Before I left the states, I really had only one thing I knew I wanted to do for certain while in New Zealand: visit the Hobbiton movie set where all the Lord of the Rings and Hobbit movies were filmed. Well, parts of them anyway. I did that tour today, the 30th of March. It was almost everything I’d hoped for. I say almost because the entire area has been experiencing a bit of a drought lately so the lush green grass was more of a dead brown grass on the hills surrounding Hobbiton. Within the filming set, gardeners actually keep everything looking lively.
I didn’t come to Hobbiton because I’m a wild and crazy Lord of the Rings fan, although I have seen all the movies. I was more interested in the photo opportunities. As travel photographers, we’re always looking for something unique, and as it happens, this is the only place on Earth to find hobbit holes like these.
On the tour, I learned quite a bit about the area and the filming for all the movies. If you’re interested in that sort of thing, keep reading. If that bores you and you just want to skip to the photos straight away, go ahead and scroll down.
Hobbiton Movie Set
Entrance into the Hobbiton Movie Set was a bit expensive. $90 NZD for the tour and transportation back to my hostel. The standard rate is $75 NZD if you don’t require transport. Even if you’re on a budget, I definitely recommend adding Hobbiton to your list of stops. They also have a cafe on site for lunch and snacks. The prices are super high there, though, with sandwiches starting at $14 NZD. They also have a gift shop there, with all the LoTR and Hobbit memorabilia you can imagine. If you want to own a replica of Gandolf’s big staff, or a replica of the cloaks they wore in the movie, as well as simple t-shirts, scarves, hats, coffee mugs, and other trinkets, do spend a bit of time going through the shop.
Your entry ticket gets you a free beer at The Green Dragon pub at the end of the tour. They have three varieties; a light beer, a stout, and a cider. I opted for the cider, which had the most alcohol content, and it was wonderful. It’s brewed here in New Zealand using fresh NZ apples. They leave you about 20 minutes or so to hang out at The Green Dragon and enjoy your drink.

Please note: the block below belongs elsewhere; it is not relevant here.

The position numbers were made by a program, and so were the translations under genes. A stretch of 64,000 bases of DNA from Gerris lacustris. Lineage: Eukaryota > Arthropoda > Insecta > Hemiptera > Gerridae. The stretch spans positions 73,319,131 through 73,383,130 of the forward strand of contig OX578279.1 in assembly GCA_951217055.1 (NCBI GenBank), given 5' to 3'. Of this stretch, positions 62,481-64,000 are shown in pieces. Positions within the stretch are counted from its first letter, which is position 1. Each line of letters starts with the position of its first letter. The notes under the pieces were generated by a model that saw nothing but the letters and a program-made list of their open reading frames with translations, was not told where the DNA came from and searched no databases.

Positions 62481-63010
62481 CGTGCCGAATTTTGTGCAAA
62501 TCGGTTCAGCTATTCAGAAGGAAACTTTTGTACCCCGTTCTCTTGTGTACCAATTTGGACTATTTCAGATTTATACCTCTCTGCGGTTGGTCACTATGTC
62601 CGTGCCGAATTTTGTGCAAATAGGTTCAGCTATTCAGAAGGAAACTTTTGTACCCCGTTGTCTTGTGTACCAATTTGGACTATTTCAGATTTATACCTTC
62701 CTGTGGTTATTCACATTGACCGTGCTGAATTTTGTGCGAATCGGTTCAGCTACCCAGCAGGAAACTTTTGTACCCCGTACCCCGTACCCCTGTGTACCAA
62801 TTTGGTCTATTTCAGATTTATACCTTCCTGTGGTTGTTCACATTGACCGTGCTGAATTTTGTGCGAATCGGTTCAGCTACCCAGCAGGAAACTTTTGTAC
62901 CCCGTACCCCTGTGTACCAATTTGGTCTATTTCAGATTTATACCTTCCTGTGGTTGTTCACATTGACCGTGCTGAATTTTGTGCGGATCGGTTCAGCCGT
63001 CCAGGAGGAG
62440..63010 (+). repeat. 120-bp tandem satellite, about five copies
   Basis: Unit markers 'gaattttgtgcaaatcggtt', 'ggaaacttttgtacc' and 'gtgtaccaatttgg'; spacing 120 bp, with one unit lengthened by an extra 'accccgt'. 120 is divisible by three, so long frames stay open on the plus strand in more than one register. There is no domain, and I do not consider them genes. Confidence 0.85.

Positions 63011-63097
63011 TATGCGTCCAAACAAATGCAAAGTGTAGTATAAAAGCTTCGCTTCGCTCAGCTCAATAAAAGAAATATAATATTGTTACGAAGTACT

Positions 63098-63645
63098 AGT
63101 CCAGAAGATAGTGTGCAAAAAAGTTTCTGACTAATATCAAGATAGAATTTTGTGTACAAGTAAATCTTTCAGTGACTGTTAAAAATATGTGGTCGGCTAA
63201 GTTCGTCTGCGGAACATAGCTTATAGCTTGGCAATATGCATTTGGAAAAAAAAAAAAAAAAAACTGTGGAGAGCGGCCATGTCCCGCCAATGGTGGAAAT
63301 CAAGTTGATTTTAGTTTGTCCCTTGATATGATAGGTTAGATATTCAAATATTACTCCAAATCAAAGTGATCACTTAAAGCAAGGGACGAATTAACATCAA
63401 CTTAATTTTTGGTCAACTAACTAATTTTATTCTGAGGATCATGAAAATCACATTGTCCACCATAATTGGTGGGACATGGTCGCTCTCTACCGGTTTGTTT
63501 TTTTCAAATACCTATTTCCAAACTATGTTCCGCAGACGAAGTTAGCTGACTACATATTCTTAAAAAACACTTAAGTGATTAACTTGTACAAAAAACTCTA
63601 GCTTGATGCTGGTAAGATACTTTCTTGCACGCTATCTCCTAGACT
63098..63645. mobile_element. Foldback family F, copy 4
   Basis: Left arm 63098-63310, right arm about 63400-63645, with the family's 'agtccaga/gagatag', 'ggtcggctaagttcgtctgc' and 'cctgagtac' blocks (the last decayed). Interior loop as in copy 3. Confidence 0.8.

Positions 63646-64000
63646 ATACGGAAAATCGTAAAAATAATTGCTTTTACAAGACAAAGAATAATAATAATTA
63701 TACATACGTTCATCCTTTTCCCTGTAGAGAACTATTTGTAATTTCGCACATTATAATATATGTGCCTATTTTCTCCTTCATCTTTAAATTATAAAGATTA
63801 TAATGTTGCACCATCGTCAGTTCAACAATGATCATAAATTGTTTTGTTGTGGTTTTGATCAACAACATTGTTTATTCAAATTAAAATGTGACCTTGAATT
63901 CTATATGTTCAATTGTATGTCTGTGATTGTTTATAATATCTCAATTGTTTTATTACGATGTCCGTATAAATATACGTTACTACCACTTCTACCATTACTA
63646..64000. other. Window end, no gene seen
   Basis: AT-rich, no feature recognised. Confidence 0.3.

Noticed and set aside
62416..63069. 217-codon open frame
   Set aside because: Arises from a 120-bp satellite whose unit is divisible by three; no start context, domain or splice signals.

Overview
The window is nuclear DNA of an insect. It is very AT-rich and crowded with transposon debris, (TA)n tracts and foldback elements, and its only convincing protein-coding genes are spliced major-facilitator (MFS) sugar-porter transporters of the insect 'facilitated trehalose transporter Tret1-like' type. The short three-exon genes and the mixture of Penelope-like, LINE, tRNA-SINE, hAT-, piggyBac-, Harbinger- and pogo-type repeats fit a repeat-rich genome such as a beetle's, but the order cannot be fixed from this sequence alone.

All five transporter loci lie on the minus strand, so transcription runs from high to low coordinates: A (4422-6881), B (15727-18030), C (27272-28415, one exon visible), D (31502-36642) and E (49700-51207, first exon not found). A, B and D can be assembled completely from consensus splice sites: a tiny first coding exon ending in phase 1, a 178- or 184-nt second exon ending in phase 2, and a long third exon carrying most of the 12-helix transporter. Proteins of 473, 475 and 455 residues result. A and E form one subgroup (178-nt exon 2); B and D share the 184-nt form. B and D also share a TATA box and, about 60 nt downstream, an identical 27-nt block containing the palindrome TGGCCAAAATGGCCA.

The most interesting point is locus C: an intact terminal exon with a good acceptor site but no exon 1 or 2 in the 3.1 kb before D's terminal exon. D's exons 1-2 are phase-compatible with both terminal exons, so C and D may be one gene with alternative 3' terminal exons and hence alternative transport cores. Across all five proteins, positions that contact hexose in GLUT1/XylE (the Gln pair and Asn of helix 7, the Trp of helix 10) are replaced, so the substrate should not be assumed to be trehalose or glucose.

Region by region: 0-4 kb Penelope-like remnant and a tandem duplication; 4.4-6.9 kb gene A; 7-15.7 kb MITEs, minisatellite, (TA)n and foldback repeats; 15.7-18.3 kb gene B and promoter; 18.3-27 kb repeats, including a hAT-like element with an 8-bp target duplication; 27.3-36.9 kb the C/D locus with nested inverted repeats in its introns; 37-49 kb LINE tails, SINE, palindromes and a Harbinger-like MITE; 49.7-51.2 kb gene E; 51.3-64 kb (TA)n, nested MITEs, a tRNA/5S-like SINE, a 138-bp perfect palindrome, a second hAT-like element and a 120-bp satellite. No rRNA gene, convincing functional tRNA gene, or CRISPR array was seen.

All tours are guided tours, and the guides are quite entertaining and knowledgable about the filming of each of the movies. Mike was my guide, and he was great. You learn plenty of unknown facts about the films, like which trees are fake, what’s behind the doors of the hobbit holes (I won’t spoil that one for you), how the location was scouted back in 1998 by Peter Jackson, details about the Alexander family who owns the farm, and more. It was all quite fascinating, really.
Speaking of the location – it’s owned by Ian Alexander (and family) and is actually a large sheep and beef farm. They still maintain more than 12,000 sheep and 300 or so head of cattle there to this day, which you’ll see around the surrounding land. The wool from the sheep is exported to China, where it’s turned into carpet, and then brought back to New Zealand. The beef from the cattle is processed and sold throughout New Zealand and a few other Pacific islands. In all, the Alexander farm is 1,250 acres. The Hobbiton movie set only takes up about 12 or so acres. They run tours of 20 – 40 people that leave every 15 minutes.
And now of course, for the fun part. Of course, I was shooting with my Sony A7. For all but one of my photos at Hobbiton today, I used the Zeiss 24-70mm f/4 lens. The one interior photo at The Green Dragon was with the 10-18mm f/4 lens. I was looking for a rather wicked wide angle perspective for that lounge and fireplace area, and it fit the bill quite nicely. I also used my MeFOTO RoadTrip tripod for all of the images.
Each photo here is actually three or more photos stacked together and processed with Photoshop, Lightroom, and Photomatix. In a few cases, I needed to layer mask in some areas to remove people from the shots, hence the multiple exposures. Today must have been an exceptionally busy day for tours, as there were folks everywhere, all the time.
I do hope you enjoy the photos from the tour. You can click each one to enlarge it via my Flickr page. Feel free to share this page with other LoTR and Hobbit fans, as well! This place was truly magnificent.